"When you don't have it, you don't miss it. That's what I say," says the spunky 70-year-old grandmother, who's as comfortable telling jokes at the local pub as she is attending Mass each morning.
Technology isn't really her thing. So, it's a small miracle when Bass drives, once a month, to her island's rural health center to sit down in front of a wide-screen television. There, she and a handful of other islanders connect by video conference with a similar group in Charlevoix, Mich., a two-hour ferry ride away.
They chat. They laugh. They cry together.
All of them have, or have had, cancer, Bass included. Hers started with a lump in her breast and has since metastasized to her bones, making her cancer treatable, but incurable, her doctors tell her.
Her own grandmother died of the same disease and went off the island for occasional treatments, as Bass does every few weeks. But that grandmother could hardly have imagined a day when islanders talked openly about their cancer, face-to-face with people in a support group miles away.
It's just one of many ways technology is making this rugged place less remote than it once was and, some would say, more livable for more people.
Not that the change has come quickly, or that technology always works perfectly.
That's just how it is on an island where a popular bumper sticker reads "Slow Down! This Ain't The Mainland." It's aimed at anyone who's in too big a hurry, including lead-footed tourists who kick up dust on the many dirt roads or who panic when cell phone service drops.
That's life on wired - or at least, semi-wired - Beaver Island, where the year-round population is about 650, give or take a few dozen.
So, where is Beaver Island, anyway?
Some Michiganders would show you by holding up their right hands, palms up, and pointing just above the tip of their ring fingers - in other words, just off the far northwest tip of the state's lower peninsula. But that's if even THEY know where it is.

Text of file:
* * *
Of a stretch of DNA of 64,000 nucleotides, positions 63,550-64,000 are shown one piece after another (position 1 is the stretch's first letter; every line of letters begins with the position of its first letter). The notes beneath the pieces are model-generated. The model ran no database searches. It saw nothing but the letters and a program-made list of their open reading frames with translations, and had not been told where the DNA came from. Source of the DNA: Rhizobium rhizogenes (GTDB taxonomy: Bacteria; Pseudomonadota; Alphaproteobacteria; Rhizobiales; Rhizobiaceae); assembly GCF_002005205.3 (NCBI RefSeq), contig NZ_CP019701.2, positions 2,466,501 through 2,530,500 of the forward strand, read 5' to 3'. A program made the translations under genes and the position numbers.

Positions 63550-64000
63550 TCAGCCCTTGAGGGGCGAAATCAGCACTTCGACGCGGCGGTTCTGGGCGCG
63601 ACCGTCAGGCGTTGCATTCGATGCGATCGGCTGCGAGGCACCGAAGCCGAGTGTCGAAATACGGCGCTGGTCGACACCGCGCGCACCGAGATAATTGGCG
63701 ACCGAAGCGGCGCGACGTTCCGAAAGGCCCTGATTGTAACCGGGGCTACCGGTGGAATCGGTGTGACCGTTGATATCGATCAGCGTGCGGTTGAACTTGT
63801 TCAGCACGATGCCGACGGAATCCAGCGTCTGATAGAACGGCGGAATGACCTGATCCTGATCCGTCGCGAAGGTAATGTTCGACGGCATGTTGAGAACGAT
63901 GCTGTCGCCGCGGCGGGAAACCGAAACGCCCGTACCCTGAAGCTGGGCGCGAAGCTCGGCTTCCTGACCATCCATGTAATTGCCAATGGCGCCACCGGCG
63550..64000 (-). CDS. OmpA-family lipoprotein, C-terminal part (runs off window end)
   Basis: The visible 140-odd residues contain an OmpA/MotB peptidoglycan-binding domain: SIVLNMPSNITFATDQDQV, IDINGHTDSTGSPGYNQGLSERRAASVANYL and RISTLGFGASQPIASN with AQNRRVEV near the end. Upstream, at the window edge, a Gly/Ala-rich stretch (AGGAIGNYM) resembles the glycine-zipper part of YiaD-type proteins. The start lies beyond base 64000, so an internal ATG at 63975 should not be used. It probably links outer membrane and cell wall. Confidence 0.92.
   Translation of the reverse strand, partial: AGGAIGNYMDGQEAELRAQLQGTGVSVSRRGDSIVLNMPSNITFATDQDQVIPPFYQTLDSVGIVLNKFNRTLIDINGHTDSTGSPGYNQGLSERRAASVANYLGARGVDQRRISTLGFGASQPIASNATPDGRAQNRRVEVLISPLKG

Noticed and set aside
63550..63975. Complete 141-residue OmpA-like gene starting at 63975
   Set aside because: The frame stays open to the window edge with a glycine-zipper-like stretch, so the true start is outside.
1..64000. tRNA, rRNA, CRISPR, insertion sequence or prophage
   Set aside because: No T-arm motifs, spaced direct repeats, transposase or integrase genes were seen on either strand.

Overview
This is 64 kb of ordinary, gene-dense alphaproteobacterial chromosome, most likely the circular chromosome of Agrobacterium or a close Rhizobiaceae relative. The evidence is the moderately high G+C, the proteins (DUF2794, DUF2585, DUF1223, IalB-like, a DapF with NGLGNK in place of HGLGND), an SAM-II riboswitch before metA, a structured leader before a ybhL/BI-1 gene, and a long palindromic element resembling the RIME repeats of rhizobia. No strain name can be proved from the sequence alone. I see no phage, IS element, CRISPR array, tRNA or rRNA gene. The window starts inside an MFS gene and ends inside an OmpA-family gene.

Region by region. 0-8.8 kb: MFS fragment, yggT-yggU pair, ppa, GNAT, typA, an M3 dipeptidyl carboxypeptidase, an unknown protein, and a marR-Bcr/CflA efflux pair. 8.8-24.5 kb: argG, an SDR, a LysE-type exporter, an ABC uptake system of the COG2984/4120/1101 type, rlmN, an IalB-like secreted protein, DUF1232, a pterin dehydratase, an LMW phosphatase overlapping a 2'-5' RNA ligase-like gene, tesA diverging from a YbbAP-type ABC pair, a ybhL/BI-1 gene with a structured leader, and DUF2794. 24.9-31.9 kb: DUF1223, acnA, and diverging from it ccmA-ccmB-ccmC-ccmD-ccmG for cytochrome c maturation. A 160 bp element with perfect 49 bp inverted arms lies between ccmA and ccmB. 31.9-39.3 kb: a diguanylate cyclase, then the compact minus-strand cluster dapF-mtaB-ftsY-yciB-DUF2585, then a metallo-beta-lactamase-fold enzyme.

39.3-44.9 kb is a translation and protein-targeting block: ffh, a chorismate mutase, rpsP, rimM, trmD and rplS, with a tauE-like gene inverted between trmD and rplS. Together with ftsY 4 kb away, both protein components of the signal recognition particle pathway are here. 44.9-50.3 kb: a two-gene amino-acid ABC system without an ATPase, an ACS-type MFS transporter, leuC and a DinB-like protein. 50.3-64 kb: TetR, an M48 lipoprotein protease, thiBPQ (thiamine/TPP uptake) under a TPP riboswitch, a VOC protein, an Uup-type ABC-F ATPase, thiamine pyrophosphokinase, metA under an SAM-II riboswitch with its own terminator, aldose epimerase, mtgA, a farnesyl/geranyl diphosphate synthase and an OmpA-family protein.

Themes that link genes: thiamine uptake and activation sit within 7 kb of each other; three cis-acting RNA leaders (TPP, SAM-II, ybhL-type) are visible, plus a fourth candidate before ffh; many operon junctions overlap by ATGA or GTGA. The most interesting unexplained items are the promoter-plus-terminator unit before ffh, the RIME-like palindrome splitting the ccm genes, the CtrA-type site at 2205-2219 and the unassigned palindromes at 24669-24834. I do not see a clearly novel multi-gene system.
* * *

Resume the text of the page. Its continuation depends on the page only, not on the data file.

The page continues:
Beaver Island - much of its 54 square miles covered in lush hardwood forests, sand dunes or pristine inland lakes - is not well known. That's partly because it is difficult to get to, especially in winter, when small planes are usually the only option, weather permitting.
So when high-speed Internet service became available to most of the island last spring, this was more than just a convenience. For many, it was a godsend - even if having the service simply meant being able to shop online for just about anything, to play an online game or to watch a newly released movie. For others, it meant being able to stay on the island longer because they had a more reliable connection to do work.
Either way, the outside world was even more readily available, at least virtually.
Schoolchildren on the island were ahead of this curve: The main public school knew how valuable it would be for them to be technologically savvy, especially when students headed to college. So students take language and advanced-placement classes - even college courses - online.
Connie Boyle, a teacher at the school, had a vested interest in helping grow the school's technology program, partly because she and her husband decided to raise their daughter on the island after moving from Chicago 25 years ago.
"We were worried - 'How do you bring up a kid on very tiny Beaver Island?"' Boyle says. An answer came when their daughter, now a freshman at Michigan State University, called recently about her computer class.
"Mom, I don't get it," she said. "I'm helping everybody here. We did all this in high school."
From Past to Present
Today's state-of-the-art Beaver Island school is quite different from the one Muggs Bass attended. For her, books were the only real window to the mainland, especially in elementary school.
Like many who settled on Beaver Island, her great-grandparents and a grandmother had come from Ireland, to farm, fish and find a better life. Born Mary Margaret but called "Muggs" as long as she can remember, Bass went to a small school across the field from the family farmhouse.
Other than a trip to the doctor when she was a young child, she didn't go to the mainland of Michigan - "across," as the islanders like to say - until she visited an aunt in Detroit when she was 12 years old.
"It was big and noisy," she recalls.
Her world was small in those days. That's how she liked it.
But after she graduated from high school, she left the island to find work and she ended up living in other parts of Michigan and then Illinois, where she met her husband. They then moved to northern Indiana, where they raised their son and his children from a previous marriage. Always, she longed to return to the island one day.